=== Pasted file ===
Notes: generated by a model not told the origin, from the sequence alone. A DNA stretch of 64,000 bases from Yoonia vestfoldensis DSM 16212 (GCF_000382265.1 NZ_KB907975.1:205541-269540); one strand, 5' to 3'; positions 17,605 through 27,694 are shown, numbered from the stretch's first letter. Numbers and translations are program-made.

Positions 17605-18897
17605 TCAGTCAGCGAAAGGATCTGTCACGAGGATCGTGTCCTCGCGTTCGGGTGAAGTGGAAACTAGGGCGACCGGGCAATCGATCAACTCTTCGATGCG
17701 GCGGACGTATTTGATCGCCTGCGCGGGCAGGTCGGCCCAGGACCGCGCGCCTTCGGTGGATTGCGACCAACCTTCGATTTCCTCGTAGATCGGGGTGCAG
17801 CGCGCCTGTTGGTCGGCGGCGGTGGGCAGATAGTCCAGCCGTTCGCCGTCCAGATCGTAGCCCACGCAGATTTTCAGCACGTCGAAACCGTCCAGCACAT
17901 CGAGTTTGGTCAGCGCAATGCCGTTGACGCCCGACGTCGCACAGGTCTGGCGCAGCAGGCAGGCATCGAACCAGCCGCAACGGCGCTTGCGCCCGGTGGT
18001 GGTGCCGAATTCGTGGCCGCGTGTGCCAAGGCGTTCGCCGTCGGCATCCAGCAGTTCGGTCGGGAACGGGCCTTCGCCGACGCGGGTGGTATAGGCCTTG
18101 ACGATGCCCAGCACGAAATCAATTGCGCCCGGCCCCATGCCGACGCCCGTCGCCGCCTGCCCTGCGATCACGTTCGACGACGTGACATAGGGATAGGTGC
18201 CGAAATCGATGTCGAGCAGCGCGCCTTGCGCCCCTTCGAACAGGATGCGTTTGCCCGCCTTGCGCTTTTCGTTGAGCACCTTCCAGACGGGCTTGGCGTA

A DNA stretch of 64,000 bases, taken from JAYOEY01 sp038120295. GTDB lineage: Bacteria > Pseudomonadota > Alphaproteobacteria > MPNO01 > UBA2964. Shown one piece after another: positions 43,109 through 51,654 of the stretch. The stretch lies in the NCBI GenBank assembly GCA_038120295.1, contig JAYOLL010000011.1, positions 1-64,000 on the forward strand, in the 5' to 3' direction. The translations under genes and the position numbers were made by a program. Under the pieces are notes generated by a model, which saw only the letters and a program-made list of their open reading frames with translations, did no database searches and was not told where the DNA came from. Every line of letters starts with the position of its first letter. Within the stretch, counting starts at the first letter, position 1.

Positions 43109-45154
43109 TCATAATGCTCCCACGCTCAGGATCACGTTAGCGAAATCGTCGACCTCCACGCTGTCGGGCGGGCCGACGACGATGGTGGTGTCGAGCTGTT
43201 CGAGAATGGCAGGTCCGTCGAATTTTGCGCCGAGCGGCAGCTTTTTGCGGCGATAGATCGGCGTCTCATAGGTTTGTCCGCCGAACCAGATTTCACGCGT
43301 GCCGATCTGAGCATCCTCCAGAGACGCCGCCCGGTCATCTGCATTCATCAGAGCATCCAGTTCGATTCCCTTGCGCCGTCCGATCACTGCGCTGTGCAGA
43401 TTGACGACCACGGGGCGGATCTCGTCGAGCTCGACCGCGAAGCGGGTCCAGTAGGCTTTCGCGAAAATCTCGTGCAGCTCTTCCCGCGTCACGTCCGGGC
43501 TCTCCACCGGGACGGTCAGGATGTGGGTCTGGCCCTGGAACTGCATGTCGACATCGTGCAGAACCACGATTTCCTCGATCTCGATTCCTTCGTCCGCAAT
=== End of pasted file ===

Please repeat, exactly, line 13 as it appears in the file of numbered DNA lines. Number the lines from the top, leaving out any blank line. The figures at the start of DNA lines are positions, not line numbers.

43201 CGAGAATGGCAGGTCCGTCGAATTTTGCGCCGAGCGGCAGCTTTTTGCGGCGATAGATCGGCGTCTCATAGGTTTGTCCGCCGAACCAGATTTCACGCGT